The United Kingdom and Germany
Chapter 1Academic Freedom and Autonomy in the United Kingdomand Germany 19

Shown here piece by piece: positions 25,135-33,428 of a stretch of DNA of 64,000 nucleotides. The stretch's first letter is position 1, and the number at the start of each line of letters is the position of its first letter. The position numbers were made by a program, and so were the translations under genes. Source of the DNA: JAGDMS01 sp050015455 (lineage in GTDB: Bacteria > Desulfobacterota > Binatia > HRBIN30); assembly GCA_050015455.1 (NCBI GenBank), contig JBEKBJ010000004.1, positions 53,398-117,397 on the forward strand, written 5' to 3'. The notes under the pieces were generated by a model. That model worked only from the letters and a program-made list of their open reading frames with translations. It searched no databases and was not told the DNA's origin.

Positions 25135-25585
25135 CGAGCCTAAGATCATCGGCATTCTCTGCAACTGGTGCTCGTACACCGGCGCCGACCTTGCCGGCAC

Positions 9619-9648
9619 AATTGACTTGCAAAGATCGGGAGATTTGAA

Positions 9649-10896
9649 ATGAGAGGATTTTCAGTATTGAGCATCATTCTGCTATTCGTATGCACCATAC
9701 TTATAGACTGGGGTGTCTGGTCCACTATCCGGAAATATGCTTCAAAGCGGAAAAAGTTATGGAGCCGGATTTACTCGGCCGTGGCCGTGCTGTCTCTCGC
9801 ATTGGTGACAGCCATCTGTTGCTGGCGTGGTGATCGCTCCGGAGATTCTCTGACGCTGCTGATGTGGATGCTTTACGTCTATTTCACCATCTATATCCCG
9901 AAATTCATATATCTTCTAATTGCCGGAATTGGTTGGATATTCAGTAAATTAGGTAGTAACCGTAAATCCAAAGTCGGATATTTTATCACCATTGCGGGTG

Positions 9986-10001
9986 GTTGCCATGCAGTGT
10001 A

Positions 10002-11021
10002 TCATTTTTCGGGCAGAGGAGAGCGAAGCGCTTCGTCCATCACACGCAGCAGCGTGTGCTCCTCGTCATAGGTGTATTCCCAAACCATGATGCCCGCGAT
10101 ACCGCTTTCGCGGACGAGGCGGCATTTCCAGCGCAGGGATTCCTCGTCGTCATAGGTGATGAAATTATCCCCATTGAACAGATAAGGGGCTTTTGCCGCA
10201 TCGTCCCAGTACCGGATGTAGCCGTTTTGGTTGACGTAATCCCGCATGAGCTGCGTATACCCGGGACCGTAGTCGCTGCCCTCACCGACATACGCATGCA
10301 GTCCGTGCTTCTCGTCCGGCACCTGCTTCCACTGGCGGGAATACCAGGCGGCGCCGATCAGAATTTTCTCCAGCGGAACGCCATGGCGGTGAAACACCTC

Chapter 1 Academic Freedom and Autonomy in the United Kingdom and Germany1 Two Contrasting Traditions The freedom of the university as an institution is usually discussed and defined in terms of its relation to the state. German universities have close links with the state: their professors are civil servants (Beamte) with a special duty of loyalty towards the Constitution, and their appointments to Chairs have to be ratified by the appropriate Ministry; the final examinations taken by future teachers and lawyers, for example, are state rather than university examinations; university budgets are set out in detail by Land of ficials. Facts such as these make Germans somewhat self-deprecatory about free- dom in their universities; thus Berchem (1985) notes that Germany comes far down the international league table on an OECD index of autonomy (OECD, 1980) and Gellert (1985) writes: “The very low degree of univer- sity autonomy in Germany is indeed one of the main reasons for scarcely existent competition at institutional level and the lack of incentive and control mechanisms within the universities in the past.” By contrast, the British tend to be sanguine about their academic free- dom and values because their universities are legally independent corporate bodies. Tim Boswell, at the time British Parliamentary Under-Secretary of State for Further and Higher Education, made the following statement during his Deutsch-Englische Gesellschaft lecture tour: 1 First published in Minerva, 36 (2), 101–124, 1998. 20 Chapter 1 The traditions of control in Britain show interesting dif ferences from those...
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